Beaumaris Castle (Anglesey, Wales)
Updated: Jan 15, 2019
Beaumaris Castle is one of the castles Edward I built after his invasion of Wales (in 1282) to subdue the native Welsh population. Because of a lack of funds actual building work did not begin until 1295, under the direction of James of St. George (castle architect and also responsible for designing Harlech, Conwy, and Caernarfon for Edward I).
Although it was under construction on and off for over 30 years, building ended in 1330 and was never actually completed. Despite this construction totaled a whopping cost of £15,000 (there are amazingly meticulous records of costs for Edward I's castle building spree).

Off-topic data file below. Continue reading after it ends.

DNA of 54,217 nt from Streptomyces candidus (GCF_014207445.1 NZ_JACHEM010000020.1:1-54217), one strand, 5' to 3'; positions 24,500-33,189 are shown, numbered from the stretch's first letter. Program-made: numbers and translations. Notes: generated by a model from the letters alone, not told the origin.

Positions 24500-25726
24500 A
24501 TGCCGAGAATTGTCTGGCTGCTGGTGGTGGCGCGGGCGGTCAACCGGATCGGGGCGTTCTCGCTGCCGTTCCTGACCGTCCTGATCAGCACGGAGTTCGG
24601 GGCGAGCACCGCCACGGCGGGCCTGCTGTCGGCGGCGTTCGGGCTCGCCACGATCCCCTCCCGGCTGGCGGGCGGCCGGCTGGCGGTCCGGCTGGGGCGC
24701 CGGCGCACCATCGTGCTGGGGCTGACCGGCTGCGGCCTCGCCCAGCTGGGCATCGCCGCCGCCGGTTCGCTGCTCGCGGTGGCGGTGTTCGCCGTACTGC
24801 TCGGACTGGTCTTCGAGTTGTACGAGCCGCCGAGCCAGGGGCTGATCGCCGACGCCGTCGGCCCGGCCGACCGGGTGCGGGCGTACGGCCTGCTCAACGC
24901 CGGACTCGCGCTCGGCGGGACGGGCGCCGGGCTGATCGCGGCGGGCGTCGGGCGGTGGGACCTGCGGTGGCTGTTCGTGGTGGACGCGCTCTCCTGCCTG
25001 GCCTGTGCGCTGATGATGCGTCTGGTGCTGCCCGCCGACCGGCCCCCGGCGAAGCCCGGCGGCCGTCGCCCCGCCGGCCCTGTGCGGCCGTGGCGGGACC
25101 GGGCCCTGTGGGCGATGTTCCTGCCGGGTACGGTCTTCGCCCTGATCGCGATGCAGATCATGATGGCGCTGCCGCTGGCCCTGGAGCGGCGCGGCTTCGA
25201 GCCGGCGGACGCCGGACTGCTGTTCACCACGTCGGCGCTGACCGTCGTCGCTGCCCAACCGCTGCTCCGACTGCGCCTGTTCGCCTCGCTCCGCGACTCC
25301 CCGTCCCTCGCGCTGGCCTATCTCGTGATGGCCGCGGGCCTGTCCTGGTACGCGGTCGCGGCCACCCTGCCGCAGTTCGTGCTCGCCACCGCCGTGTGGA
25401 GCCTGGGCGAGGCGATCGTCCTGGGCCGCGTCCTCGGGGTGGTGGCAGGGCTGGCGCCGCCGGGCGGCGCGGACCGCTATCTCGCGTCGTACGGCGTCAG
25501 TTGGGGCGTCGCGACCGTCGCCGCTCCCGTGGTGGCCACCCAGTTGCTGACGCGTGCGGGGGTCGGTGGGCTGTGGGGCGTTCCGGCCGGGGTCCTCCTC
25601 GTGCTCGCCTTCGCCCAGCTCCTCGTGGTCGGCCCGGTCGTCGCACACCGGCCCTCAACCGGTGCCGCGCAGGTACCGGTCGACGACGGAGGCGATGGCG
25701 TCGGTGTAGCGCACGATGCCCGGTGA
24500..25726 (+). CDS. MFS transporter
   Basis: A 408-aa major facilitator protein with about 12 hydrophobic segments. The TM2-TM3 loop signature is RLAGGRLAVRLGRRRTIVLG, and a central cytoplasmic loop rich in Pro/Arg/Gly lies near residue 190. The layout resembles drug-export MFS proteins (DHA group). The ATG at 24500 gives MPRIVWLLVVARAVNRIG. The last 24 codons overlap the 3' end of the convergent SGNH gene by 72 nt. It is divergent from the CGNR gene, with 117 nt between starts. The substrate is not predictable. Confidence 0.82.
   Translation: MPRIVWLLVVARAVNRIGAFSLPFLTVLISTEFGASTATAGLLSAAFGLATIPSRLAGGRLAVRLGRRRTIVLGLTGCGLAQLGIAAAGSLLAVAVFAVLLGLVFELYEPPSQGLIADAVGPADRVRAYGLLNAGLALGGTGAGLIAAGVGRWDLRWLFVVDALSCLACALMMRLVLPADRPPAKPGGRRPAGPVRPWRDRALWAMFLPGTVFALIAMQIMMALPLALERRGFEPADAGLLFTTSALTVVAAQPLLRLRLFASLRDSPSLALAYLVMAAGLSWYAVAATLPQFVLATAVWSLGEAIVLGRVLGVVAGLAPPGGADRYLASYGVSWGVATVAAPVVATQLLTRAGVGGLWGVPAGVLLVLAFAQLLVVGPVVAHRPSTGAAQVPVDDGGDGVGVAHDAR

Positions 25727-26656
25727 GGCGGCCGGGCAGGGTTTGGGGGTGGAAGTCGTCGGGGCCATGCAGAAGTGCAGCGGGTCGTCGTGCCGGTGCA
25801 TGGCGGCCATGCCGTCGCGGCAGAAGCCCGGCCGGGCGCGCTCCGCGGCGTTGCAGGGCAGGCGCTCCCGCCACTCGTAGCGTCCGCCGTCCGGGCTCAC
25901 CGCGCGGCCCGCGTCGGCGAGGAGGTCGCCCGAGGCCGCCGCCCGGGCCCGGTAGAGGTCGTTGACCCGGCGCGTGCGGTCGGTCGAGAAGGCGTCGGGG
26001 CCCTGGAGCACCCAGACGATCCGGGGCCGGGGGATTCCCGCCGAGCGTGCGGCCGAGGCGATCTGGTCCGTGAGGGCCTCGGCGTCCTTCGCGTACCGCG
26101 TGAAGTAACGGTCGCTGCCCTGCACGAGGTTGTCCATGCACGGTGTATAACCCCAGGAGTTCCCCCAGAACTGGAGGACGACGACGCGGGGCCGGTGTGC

It was captured by the Welsh during the rebellion of Owain Glyndŵr, but was recaptured by royal forces in 1405. Then during the Civil War in 1642 the castle was held by Royalist forces and held out until 1646, when it surrendered to Parliamentarian forces. Fortunately for us castle-lovers it escaped slighting and was garrisoned by the Parliamentarians, but it soon fell into ruin around 1660.
Today the castle is managed by CADW. I visited for the very first time in October 2017, on a slightly dismal day and I finished my visit in the rain. I especially enjoyed walking through the tunneled curtain walls, which are plentiful!
Pictures were taken in October 2017